Tinkergarten, the outdoor early learning program, is offering Tinkergarten At Home for families with weekly activity ideas and other resources.
Related: Don't sweat some screen time.
11. Get creative
It's a great time to learn an instrument, improve art skills, play games or get cooking. These resources can help.
For a little music education, a number of children's musicians are hosting regular singalongs. Find a full list of playtime playlists. There's also a limited schedule of concerts from the group Stay Home, Sing Together.
Carnegie Hall has taken its Musical Explorers program online.
Disney Theatrical Productions is sharing its Lion King Experience, which provides a crash course on playwriting, directing and more for ages 8 and up.
Keri Smith, author of the "Wreck This Journal" books, is creating daily exploration prompts at her website. The Rebel Girls team is launching Rebel Girls at Home, including a digital download of their "I Am a Rebel Girl" journal, podcasts and activities from their books.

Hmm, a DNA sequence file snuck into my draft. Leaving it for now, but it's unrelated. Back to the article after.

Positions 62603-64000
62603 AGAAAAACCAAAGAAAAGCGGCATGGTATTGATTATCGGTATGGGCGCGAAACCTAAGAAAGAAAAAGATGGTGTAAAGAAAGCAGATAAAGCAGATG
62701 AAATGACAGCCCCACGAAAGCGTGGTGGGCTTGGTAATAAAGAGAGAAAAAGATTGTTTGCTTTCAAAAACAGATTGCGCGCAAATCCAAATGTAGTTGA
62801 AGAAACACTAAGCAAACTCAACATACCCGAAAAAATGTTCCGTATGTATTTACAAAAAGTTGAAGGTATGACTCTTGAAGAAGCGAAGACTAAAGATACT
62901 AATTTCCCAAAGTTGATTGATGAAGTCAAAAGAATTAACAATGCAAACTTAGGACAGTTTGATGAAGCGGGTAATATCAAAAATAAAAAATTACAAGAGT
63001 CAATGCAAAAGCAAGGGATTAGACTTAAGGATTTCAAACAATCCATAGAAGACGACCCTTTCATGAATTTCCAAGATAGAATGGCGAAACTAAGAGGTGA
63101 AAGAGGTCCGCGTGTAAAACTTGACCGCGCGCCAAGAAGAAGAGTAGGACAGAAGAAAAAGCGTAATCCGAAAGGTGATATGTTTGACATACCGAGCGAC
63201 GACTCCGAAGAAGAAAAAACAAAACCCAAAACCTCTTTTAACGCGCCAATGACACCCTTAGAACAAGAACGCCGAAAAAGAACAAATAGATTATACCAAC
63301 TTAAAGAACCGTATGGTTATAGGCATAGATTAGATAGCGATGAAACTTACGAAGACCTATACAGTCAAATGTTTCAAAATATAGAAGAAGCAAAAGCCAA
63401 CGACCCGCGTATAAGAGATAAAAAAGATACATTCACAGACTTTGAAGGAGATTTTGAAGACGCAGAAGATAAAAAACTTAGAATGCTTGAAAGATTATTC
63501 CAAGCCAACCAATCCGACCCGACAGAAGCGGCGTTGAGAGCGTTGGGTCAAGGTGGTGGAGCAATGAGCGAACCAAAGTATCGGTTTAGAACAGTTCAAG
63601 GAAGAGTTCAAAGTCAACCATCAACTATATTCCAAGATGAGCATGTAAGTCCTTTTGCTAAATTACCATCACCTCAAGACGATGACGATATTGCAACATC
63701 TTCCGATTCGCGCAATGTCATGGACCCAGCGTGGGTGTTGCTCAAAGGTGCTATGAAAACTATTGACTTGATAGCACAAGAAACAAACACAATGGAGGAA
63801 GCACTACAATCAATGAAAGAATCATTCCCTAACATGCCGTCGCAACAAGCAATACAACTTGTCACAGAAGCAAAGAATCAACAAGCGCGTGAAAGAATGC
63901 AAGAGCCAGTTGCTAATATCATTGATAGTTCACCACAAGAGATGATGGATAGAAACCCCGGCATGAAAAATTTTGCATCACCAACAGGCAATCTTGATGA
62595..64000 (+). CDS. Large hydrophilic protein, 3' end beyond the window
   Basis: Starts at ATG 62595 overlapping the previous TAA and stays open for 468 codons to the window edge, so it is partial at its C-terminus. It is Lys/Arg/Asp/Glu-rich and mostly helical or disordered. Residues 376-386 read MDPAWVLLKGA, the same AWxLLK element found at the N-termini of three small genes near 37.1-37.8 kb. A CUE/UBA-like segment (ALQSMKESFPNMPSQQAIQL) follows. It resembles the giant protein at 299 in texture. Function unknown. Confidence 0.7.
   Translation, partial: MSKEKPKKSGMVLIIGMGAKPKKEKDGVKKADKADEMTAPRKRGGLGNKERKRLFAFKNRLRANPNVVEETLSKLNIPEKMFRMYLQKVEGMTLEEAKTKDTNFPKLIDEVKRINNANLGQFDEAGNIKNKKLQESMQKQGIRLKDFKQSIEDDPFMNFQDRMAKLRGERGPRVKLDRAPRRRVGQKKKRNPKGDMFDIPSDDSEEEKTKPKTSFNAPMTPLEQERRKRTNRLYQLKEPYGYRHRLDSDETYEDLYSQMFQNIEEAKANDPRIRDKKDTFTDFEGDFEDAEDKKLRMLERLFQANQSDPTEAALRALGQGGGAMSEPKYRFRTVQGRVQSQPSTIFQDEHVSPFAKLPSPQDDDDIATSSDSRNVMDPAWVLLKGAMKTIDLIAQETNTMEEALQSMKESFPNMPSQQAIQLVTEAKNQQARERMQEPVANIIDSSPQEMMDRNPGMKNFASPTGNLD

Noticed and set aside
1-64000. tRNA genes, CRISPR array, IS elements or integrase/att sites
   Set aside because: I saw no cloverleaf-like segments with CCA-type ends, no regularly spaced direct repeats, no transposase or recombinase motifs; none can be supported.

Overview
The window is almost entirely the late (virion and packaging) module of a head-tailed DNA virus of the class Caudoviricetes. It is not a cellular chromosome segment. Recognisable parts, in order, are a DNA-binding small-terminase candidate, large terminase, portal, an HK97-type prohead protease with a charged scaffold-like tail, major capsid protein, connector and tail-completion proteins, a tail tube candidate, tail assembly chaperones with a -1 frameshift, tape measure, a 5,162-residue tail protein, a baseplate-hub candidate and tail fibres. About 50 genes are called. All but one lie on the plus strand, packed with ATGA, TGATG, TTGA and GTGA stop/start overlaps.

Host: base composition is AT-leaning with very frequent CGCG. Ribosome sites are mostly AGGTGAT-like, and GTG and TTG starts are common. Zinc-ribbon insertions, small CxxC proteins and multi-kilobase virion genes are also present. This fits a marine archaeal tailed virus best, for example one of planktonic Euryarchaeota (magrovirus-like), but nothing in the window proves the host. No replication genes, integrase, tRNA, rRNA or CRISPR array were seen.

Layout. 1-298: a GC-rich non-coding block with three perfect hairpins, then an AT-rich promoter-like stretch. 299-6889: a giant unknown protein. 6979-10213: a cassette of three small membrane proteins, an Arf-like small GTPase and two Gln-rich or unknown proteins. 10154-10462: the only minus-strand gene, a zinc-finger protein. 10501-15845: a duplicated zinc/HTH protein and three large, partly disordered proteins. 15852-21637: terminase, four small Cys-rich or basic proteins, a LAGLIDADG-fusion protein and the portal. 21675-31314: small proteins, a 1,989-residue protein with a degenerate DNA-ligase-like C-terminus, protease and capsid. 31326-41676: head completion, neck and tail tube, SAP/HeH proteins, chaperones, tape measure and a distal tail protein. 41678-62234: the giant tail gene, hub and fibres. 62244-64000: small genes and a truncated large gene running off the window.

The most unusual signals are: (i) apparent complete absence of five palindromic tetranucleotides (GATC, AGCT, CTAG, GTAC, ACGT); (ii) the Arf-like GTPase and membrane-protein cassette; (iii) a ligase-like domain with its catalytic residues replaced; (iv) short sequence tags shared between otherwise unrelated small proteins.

America's Test Kitchen Kids is offering free recipes, activities and experiments for kids.
Raddish Kids also offers resources and recipes for kids, and is giving away some free meal kits.
The STEAM subscription service KiwiCo has free educational resources and DIYs on its website, including fun activities like making invisible ink or a pasta rocket.
The technology company Emerson has free STEM activities including a gumdrop bridge challenge.
Deloitte and the Ella Project are sharing free STEM-inspired reading and activities.
The mobile science site Seeker created a Seeker Learning portal, with information for kids 8 and up.
Or try some bug lessons with free activites from Pest World for Kids.
12. Find educational screen time
If your kids watch TV, you can chill (or get some work done). And there are plenty of quality films to get you through quarantine.
Commonsense media keeps a list of the best documentaries for kids.
The movie database IMDB created a list of educational movies for families who are homeschooling.
Video games can be collaborative, strategic and even educational.
Roku has a free content hub for kids, featuring shows from Baby Einstein, LeapFrog, Scholastic, Highlights and more.
For an all-family TV break, shows about cooking and travel can be great cross-overs.
Amazon Prime added dozens of free streaming shows for kids, including "Daniel Tiger's Neighborhood," "Arthur" and "Pete the Cat."